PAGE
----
Tuesday 12 May 2009

Journal of Theological Interpretation 3, 1 (2009)

The latest issue of the Journal of Theological Interpretation arrived yesterday, and it probably says something very peculiar about me that I read the contents page with a sense of expectancy and excitement…

Daniel C. Timmer
Character Formed in the Crucible: Job’s Relationship with God and Joban Character Ethics

William A. Tooman
Edwards’s Ezekiel: The Interpretation of Ezekiel in the Blank Bible and Notes on Scripture

Douglas S. Earl
The Christian Significance of Deuteronomy 7

Michael D. White
Charles Hodge, Hermeneutics, and the Struggle with Scripture

Kent L. Yinger
Reformation Redivivus: Synergism and the New Perspective

Michael F. Bird
What if Martin Luther Had Read the Dead Sea Scrolls? Historical Particularity and Theological Interpretation in Pauline Theology: Galatians as a Test Case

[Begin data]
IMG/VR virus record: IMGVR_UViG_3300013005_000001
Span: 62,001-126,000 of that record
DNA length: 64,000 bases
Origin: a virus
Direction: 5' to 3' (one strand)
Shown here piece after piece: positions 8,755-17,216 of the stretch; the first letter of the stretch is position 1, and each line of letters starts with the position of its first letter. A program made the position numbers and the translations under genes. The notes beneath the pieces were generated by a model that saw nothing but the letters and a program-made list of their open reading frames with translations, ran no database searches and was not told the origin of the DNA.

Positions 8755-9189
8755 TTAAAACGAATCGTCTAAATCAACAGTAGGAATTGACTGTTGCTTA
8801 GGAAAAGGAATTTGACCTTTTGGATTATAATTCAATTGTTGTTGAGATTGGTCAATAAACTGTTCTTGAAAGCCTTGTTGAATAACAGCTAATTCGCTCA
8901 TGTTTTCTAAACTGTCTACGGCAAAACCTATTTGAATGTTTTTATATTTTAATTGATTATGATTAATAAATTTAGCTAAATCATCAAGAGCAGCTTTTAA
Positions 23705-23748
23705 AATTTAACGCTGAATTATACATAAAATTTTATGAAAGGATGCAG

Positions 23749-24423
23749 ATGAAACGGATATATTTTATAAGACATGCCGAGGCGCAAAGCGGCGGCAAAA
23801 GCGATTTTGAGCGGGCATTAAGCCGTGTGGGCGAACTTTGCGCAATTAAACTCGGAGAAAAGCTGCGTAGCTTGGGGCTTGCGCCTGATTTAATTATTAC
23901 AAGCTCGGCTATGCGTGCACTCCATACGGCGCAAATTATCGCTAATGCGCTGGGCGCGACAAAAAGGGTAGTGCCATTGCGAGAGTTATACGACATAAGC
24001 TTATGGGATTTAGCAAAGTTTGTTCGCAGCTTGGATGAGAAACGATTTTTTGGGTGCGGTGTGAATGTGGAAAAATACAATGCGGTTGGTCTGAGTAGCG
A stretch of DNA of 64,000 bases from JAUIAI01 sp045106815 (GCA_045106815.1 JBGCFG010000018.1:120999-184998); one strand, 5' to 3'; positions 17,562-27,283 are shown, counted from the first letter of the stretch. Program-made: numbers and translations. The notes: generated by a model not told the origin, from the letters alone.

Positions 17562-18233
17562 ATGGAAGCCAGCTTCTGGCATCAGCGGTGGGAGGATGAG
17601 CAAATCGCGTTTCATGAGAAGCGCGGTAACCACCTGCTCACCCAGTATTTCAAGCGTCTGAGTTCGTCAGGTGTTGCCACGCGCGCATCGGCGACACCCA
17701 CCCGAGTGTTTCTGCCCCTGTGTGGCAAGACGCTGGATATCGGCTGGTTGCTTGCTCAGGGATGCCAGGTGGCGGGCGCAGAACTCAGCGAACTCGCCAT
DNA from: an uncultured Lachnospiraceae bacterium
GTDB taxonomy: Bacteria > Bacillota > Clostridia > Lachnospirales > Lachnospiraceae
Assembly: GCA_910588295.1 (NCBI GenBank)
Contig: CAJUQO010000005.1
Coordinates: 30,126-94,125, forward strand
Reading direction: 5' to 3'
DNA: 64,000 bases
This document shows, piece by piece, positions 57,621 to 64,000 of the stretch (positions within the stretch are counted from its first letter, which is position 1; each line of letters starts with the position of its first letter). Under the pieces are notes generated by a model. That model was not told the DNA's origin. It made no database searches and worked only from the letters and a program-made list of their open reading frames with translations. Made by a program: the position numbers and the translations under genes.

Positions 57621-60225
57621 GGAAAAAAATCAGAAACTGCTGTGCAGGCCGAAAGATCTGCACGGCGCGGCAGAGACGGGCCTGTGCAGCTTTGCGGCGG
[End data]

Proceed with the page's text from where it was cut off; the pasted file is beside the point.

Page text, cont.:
Matthew M. Bridges
Reunderstanding How to ‘Understand the Scripture’

Hans Madueme
Review Article: Theological Interpretation after Barth

I may post on individual essays as I read them over the next few months.

Meanwhile, the contents page alone bears testimony to how far ‘theological interpretation’ has travelled in a relatively short period of time: the self-consciously theological readings of Old and New Testament texts informed by concerns from cognate disciplines, with a historical-ecclesial awareness (Reformation and post-Reformation traditions particularly prominent in this issue) – all in a peer-reviewed journal from the ‘academy’.

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